October 12th was the 10th Annual Bushwick Film Festival‘s opening night, which showcased the film “In Case of Emergency,” directed and written by Stefanie Sparks. Sparks has been working in film for half her life; In Case of Emergency is her second feature film.
Entering the film festival was a bit daunting for me—I don’t usually attend these types of events. To celebrate the opening night, there was a red carpet reception at the well known House of Yes (2 Wyckoff Ave). Photographers, journalists, and other press and filmmakers were in attendance and mingling amidst bright flashing lights. I was mostly looking forward to the film screening and hadn’t thought about networking, but was approached by a director/producer and a couple of artists. It was a pleasant surprise but also appreciated. Once I entered the theater, I was taken aback by the grandiose scene. The night started off with an emcee and an interview with the founder and CEO of Bushwick Film Festival, Kweighbaye Kotee. She’s an 11-year resident of Bushwick with a passion for independent films.
“Stories are the best way to bring people together,” Kweighbaye says. Her hope with BFF is to inspire women; in particular, women of color. She chose Stefanie Sparks’ film In Case of Emergency to kick off the opening night and the festival itself. “What I’m looking for is diversity on and off camera. An extra bonus with this film is that it was local,” Kotee says. Continue reading →
Aria Jay & Rhino Parade are hosting a postcard writing party tonight (Tuesday, 10/24) at girl-powered giftshop Bulletin Market(145 Wythe Ave), from 6-8pm. They’ll provide protest postcards, pens, and addresses, and you should bring your lovely resisting selves! Plus rosé, cookies, and a a kick ass girl power play list 👯💪
In the seven years since its creation by founder and publisher Mindy Abovitz Monk, Greenpoint-based lady drummer publication Tom Tom magazine has gone from being a simple music blog to a media company consisting of a quarterly print issue, digital issue, website and creative collaborations and events with contributors from around the world. In their sun-drenched office in Greenpoint’s historic Pencil Factory, a metallic drum kit takes center stage, along with an oldschool ghetto blaster, brightly colored, hand-painted drumsticks (created by Mindy’s artist mother) and usually at least one office dog.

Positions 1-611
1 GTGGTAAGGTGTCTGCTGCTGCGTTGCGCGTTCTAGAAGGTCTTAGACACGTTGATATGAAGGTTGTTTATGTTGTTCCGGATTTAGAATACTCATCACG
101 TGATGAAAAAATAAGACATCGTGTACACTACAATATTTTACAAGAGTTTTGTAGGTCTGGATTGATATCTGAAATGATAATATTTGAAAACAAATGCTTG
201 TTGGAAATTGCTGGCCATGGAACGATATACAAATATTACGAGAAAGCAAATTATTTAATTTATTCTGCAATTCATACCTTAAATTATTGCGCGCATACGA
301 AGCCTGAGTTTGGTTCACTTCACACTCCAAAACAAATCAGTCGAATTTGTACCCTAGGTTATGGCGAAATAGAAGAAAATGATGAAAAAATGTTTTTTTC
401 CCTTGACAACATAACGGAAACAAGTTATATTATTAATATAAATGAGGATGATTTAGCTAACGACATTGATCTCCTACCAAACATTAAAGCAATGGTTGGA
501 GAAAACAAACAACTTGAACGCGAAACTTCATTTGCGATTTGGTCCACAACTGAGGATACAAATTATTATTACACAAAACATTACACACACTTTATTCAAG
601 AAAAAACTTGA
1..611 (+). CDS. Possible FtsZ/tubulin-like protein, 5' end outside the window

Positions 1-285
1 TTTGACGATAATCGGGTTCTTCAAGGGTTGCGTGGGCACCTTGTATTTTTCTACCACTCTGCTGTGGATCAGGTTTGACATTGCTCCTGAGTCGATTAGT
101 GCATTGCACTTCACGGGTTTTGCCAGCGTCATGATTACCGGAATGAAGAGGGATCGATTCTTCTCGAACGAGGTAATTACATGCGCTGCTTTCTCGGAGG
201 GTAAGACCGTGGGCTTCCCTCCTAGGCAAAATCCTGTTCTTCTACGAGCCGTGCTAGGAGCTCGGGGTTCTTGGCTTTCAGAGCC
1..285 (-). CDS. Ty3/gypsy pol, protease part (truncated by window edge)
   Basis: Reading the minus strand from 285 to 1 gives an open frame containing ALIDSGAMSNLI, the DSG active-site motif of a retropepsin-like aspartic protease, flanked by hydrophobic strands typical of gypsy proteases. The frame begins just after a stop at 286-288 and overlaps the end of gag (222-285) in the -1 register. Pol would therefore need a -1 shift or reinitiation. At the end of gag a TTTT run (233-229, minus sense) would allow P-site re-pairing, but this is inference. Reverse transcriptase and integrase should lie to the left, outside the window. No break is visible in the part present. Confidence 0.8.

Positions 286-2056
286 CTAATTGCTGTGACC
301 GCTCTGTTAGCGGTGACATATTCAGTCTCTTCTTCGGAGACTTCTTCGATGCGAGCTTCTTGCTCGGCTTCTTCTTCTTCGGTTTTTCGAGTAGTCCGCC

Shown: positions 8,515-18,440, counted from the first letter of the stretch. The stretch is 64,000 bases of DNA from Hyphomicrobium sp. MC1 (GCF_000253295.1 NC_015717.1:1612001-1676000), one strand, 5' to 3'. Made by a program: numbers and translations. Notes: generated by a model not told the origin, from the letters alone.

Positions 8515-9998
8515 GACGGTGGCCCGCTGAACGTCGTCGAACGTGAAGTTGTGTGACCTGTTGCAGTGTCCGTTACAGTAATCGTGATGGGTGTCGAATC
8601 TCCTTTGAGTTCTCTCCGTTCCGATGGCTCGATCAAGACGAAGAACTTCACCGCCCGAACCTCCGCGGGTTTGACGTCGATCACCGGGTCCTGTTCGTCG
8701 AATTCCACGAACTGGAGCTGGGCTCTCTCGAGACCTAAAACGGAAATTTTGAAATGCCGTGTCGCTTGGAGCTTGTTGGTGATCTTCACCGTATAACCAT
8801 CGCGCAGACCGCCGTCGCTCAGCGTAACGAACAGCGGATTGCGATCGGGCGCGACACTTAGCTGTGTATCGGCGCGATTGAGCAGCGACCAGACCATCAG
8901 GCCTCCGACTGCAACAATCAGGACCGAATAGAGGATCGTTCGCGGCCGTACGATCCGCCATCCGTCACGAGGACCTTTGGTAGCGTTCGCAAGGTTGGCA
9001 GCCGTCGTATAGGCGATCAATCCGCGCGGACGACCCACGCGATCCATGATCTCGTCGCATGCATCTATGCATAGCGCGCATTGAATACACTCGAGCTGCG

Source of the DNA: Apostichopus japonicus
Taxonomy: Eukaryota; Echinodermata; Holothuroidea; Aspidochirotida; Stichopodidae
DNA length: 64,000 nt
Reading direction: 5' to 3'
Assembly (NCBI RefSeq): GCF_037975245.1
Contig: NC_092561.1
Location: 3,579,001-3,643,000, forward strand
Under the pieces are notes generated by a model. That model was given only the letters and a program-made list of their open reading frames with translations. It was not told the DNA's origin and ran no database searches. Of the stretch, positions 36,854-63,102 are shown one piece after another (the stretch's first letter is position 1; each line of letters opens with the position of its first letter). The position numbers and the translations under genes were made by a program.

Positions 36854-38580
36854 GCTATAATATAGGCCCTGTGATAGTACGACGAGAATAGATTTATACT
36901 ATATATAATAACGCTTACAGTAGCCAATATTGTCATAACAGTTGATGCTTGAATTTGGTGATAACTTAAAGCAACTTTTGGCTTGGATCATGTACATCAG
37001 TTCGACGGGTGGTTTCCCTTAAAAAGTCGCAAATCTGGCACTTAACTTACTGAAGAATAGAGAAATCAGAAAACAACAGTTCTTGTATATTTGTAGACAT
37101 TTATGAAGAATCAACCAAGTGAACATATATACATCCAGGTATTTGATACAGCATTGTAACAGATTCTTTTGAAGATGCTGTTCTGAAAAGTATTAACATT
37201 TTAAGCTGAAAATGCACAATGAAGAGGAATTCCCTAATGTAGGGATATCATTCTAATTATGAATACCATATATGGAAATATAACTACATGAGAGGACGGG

At a time when being a female drummer in some parts of the world can still lead to death threats or imprisonment, I sat down with Abovitz, her lead designer Marisa Kurk (featured on the cover of the magazine’s current Nepotism issue) and Pippa Kelmenson who runs the Tom Tom office to chat about music, their magazine serving as a metaphor for anyone wanting to do anything they’re told they can’t do and what being based in Greenpoint brings to their work.
Greenpointers: How did Tom Tom start?
Mindy Abovitz Monk: In 2009, I was working at East Village Radio in the city and I had already been a drummer in New York for about seven years. I had volunteered at Rock Camp for Girls and I also experienced Riot grrrl as it was happening as a teenager and that had brought me to music in the first place. Around 2009 Riot grrrl was seeing a resurgence. People my age and people younger than me were becoming inspired by a movement that had already inspired me. It gave me anxiety thinking that possibly nothing had changed since I was a teenager in the effort to encourage girls and women to be the rock stars that we are.Continue reading →